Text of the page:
Maria Miller and the jewel of Epanodos

trilliant diamond cut

A polished performance with a cut-jewel of rhetoric

by Peter Watts

Maria Miller, the UK Minister for Culture, used a figure of speech so rare and beautifully powerful that it is seldom encountered outside the Old Testament. To speak directly into the minds of her opponents she used Epanodos; blending logic and emotion in a way guaranteed to be heard and heeded across the most passionate of debates.

The Roman writer Quintilian described figures of speech as being like jewels. We place them within our speaking so that important ideas will catch the ear as fine gems catch the eye.

Figures are word patterns that vary in some way from standard spoken language. Quintilian thought of them as jewels in a treasure chest. I think of them as spells in a book of magic. They do, after all, rely on knowing just the right patterns of words. And when the correct spell is used, the audience is moved. Sometimes magically.

This week the British Parliament passed new laws to bring full marriage equality to the United Kingdom. While the vote was overwhelmingly approved, a small minority of lawmakers had strong reservations, and the pre-vote debate, led by Ms. Miller, was heated.

As I listened to the debate, the following phrase from Ms. Miller’s speech leapt out at me.

“Equal marriage should not come at the cost of freedom of faith, nor freedom of faith come at the cost of equal marriage.

We are capable of accommodating both.”

This is Epanodos, and it is so rare that there are few quoted examples to be found outside the bible or the most classical of poetry. For example, this piece written by the poet John Milton:

“O more exceeding love, or law more just? Just law, indeed, but more exceeding love!”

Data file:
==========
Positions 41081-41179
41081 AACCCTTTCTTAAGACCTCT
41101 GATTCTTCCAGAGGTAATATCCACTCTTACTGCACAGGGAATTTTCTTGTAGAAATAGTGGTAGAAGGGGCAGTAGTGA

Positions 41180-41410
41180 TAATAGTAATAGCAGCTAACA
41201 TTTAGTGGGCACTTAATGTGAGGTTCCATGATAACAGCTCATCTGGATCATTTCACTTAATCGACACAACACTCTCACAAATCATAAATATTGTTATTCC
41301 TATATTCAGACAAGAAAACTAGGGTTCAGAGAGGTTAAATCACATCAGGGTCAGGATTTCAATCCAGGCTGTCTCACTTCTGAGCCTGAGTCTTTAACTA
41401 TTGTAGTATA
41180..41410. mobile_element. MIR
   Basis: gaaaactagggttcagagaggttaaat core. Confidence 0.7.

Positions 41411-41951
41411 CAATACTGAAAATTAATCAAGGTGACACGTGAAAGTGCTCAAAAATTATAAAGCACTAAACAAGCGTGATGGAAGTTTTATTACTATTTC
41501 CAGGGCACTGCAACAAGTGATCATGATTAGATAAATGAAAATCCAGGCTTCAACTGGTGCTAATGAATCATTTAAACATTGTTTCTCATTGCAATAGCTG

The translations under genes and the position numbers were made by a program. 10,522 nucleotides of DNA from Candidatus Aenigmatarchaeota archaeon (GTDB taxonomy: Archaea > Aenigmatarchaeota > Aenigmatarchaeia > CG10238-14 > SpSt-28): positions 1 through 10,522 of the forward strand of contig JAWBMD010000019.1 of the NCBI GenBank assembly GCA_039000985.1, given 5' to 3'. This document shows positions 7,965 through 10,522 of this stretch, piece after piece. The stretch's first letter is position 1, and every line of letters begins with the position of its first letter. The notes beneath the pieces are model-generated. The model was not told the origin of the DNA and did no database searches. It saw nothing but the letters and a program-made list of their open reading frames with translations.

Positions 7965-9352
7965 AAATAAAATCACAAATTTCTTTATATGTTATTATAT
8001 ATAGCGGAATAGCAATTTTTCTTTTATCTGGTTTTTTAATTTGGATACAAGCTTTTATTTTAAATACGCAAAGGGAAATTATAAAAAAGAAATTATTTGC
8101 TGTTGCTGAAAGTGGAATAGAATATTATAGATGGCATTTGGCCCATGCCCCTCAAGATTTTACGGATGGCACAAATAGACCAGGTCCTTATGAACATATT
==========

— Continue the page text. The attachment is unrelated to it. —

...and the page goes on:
Epanodos involves elements of a sentence being repeated, but in reverse order. The second half of the sentence will be almost a mirror image of the first, and as with all things seen in a looking glass, that second portion will appear magically reversed.

Listening to the debate news coverage throughout the day, I heard that phrase repeated time after time across multiple news networks. Like one of Quintilian’s jewels, this one phrase had become the single most glittering section of the debate, and had caught the ear of every professional commentator.

The key to using figures successfully is to choose the right spell for the right occasion. So why would the Minister have chosen this one?

Epanodos stands out, whereas as most figures are far less showy. It is also incredibly rare in political speeches, but vaguely familiar to those who know their bibles.

This figure therefore takes the Minister’s key message about marriage equality, and codes that message to chime particularly 220px-Maria_Miller_Officialstrongly for lawmakers familiar with bible passages. In other words, the exact same lawmakers who needed special reassurance during the debate.

The Minister’s choice of the rare Epanodos figure couldn’t have been better.

You can use Epanodos in your own presentations.

The trick is to use it very sparingly. Just once. This is a figure that stands out, and if overused will look as garish as a bling bracelet packed with paste jewels. Used just once though, it will shine like a cut diamond.

What you need to do is to identify a section of your presentation that can use a neither / nor combination. It’s for when you want to say something to the effect of;

“Proposition A, does not come at the expense of proposition B. We can do both.”

Here are two very simple examples:

“Quality does not need to come at the expense of productivity, nor productivity at the expense of quality. We can achieve both.”

“The environment need not be sacrificed in the name of growth, nor growth sacrificed in the name of the environment. Both can be sustained.”

Enjoy playing with Epanodos. With the combined qualities of logic and poetic elegance, it will make your key message leap out from your presentation.

And thank you to Ms. Miller, not just for championing equality, but also for your powerful choice of words.

The Queen’s first speech

by Peter Watts

You’re young, inexperienced, female, and taking over an empire when the only women in the boardroom are usually taking shorthand.

No pressure, but here comes your first major speech.